Its “Masterpiece Theatre” gentility may feel overly decorous after the bracing experience of “12 Years a Slave,” but Amma Asante’s “Belle,” about the beginnings of the abolitionist movement in England, is nevertheless an engrossing, beautifully appointed, if somewhat prosaic and historically loose, docu-drama.
The title refers to the mulatto Dido Elizabeth Belle (played by Lauren Julien-Box as a young girl and then for most of the film by Gugu Mbatha-Raw), the daughter of English gentleman John Lindsay (Matthew Goode) and an African woman, probably a slave. When her mother dies, she’s taken up by Lindsay, who genuinely loves her but must shortly go off to sea under royal commission. He therefore leaves the girl in the care of his uncle, Lord Mansfield (Tom Wilkinson) the Lord Chief Justice of the King’s Bench, and his wife (Emily Watson), who are already guardians of another grand-niece, Elizabeth Murray (Cara Jenkins as a child, and later Sarah Gadon), who embraces her as a sister.
Misan Sagay’s screenplay employs the little that’s know with certitude of Belle—most notably a painting that depicted her and Elizabeth together in an affectionate pose—to construct a tale that connects her presence in Lord Mansfield’s household at his Kenwood estate with his important verdict in the so-called Zong Massacre case of 1783. In that decision Mansfield held for insurers who refused to pay compensation for more than a hundred slaves who were summarily tossed overboard during the voyage to Jamaica, finding that fraud was involved in the crew’s decision to jettison this portion of their cargo, ostensibly to save themselves but in actuality for financial reasons. The trial, and Mansfield’s judgment, were taken up by abolitionists in their campaign against slavery, which would ultimately achieve statutory victory throughout the Empire in 1834.
Sagay links Mansfield’s decision to the presence of Belle in his household, and especially to her marital prospects after her receipt of a substantial bequest from her late father. Much of what Sagay posits about Belle’s private life at Kenwood is conjecture—her treatment within the family in the broadest sense, but particularly the material about her potential marriage, which takes on the cast of a Jane Austen novel. Important to that part of the plot is the Ashford family, headed by conniving Lady Ashford (Miranda Richardson). At first she thinks of her elder son James (Tom Felton), a loathsome bigot, as an appropriate match for Elizabeth until she finds that the girl will not inherit the Mansfield estate; then she supports her second, impecunious but pleasant son Oliver (James Norton) in his pursuit of Belle, willing to ignore the unfortunate color of her skin. All of this is clearly mere romance-novel folderol after the scene in which Belle meets (cutely, of course), John Divinier (Sam Reid), here presented as a rector’s son and aspiring lawyer who also happens to be an active abolitionist.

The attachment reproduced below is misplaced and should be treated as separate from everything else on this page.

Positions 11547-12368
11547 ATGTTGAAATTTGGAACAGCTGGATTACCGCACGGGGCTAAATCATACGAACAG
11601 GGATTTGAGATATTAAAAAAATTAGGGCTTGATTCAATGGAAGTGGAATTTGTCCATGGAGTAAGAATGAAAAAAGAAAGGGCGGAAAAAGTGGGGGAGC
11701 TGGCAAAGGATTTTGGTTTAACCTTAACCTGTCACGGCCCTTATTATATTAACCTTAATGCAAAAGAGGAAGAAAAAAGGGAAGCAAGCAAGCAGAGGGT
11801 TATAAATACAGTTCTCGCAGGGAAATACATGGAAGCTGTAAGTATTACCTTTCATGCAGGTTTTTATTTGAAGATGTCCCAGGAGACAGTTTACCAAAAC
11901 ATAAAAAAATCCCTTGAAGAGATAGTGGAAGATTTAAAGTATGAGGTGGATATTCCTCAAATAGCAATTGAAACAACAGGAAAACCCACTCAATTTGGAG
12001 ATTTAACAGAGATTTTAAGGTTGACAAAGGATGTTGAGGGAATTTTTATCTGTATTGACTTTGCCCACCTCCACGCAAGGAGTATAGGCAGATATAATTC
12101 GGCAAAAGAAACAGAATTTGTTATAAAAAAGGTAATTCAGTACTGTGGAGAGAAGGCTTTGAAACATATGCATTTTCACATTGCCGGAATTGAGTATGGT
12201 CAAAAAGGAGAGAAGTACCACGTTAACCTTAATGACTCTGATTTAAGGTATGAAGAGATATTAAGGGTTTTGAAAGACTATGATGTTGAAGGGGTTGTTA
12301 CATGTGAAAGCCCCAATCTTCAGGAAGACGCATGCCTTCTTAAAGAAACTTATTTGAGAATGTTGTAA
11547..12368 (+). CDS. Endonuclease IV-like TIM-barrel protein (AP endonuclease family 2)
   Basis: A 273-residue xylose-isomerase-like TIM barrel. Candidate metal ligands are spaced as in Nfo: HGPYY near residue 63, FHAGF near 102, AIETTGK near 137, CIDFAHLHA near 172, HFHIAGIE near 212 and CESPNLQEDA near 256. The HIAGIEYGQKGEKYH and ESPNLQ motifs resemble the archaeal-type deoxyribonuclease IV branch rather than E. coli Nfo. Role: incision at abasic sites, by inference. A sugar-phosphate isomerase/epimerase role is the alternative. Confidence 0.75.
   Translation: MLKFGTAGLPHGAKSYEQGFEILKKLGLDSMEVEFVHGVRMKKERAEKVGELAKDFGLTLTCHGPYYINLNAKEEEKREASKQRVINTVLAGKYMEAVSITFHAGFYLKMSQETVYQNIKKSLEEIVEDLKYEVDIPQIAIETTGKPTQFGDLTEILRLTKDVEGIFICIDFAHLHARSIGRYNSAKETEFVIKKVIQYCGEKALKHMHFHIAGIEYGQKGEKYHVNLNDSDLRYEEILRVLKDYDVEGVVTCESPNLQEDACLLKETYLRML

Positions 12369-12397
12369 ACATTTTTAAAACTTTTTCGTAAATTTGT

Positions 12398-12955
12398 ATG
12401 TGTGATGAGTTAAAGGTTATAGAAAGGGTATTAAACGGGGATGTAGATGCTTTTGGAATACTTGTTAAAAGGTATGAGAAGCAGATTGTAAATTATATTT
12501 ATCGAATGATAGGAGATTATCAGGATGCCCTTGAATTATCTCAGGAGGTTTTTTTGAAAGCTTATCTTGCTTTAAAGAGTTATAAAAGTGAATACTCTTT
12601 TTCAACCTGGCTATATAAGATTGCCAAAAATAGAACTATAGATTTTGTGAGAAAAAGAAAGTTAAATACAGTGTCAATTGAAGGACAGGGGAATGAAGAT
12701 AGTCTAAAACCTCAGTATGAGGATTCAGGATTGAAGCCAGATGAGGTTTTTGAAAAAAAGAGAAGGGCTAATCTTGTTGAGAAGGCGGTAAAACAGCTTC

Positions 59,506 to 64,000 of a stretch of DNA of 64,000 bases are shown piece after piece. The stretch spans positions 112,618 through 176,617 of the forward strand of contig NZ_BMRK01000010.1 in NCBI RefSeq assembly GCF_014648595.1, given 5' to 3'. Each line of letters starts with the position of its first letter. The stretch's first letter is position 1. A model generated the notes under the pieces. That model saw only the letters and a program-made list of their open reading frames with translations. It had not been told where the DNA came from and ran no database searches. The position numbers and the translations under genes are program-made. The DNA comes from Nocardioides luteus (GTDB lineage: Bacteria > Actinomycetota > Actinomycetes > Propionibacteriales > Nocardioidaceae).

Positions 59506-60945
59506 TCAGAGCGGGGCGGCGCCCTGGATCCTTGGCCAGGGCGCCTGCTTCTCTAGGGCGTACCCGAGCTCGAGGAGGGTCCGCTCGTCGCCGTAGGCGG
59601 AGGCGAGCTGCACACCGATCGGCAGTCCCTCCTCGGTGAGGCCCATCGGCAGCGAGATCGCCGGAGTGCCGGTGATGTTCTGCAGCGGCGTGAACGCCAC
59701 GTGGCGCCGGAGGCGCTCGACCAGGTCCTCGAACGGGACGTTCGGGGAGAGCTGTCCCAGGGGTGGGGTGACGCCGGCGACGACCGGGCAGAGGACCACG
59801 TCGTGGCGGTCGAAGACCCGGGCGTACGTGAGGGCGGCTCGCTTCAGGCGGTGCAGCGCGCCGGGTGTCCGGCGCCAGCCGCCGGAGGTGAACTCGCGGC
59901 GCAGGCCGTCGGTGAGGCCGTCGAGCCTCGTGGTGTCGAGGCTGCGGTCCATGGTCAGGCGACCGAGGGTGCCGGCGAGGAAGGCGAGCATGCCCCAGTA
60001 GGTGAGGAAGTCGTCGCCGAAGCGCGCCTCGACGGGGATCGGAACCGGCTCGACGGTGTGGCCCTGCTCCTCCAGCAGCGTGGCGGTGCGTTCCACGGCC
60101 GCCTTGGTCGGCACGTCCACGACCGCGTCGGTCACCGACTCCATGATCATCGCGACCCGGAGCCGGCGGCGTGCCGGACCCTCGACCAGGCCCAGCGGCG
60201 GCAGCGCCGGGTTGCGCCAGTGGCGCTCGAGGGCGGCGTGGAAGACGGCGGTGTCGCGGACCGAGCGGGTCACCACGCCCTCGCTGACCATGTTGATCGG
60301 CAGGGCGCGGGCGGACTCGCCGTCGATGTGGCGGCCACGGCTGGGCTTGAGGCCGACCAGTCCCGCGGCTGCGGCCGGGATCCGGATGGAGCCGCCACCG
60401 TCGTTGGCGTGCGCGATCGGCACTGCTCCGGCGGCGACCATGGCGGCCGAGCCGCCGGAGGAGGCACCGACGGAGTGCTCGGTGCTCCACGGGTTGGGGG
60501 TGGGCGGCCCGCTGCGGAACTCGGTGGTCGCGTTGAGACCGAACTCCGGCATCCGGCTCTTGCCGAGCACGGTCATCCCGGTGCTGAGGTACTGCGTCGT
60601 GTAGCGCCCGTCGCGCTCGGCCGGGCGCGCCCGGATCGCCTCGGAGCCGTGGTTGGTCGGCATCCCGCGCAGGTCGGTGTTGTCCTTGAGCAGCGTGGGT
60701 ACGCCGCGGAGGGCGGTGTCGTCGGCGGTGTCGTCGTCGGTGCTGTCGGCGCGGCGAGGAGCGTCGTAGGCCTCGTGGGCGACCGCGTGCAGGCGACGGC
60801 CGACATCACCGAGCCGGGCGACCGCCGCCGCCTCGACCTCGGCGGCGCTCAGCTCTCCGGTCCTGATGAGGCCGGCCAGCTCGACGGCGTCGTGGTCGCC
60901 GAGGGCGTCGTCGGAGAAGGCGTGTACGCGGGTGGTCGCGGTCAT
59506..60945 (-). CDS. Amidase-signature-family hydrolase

All this is invention; Belle eventually married a man named Divinier (no lawyer, it should be noted), but the notion that his arguments helped prod Mansfield to take his epochal decision in the Zong case has no basis in the record. Nor, in the broader sense, is the notion that Mansfield’s verdict was inspired by Belle’s personal circumstances persuasive. After all, in the earlier decision of Somerset v. Stewart (1772), he had already stated that slavery could be established in England only by positive law—a judgment that abolitionists took up in their campaign, and ultimately proved more germane to the success of their cause than that in the Zong case.
But if much of “Belle” is suspect from the historical perspective, the film is expertly put together from a dramatic one. It’s immeasurably helped by the performances, with the beautiful Mbatha-Raw making Dido a strong but vulnerable character, nicely matched by Gadon’s more flighty but touching Elizabeth. Reid is a stalwart, principled figure as Davinier, and Richardson and Felton are a perfectly odious pair, with Norton exuding befuddled pleasantness as the unfortunate third member of the Ashford trio. Much of the film’s success, however, depends on Wilkinson who endows Mansfield with exceptional nuance, and on his household confederates—Watson, who adds a delicious touch of wifely concern as Lady Mansfield, and Penelope Wilson as spinster Lady Mary, the Lord’s housekeeper, who turns out to be much less the imperious harpy she seems at first appearance.
The picture is also aided by the impeccable period dressing by production designer Simon Bowles, art directors Ben Smith and Claudia Campana, set decorator Tina Jones and costume designer Anushia Nieradzik, and the splendid location cinematography by Ben Smithard. Their work is of such high caliber that one barely notices how stodgily Asante often stages the action.
So if you appreciate the “Masterpiece Theatre” approach, “Belle” offers a fine big-screen example of it. And it touches on one of the most significant historical movements of the eighteenth century, even though toying with the facts in the process.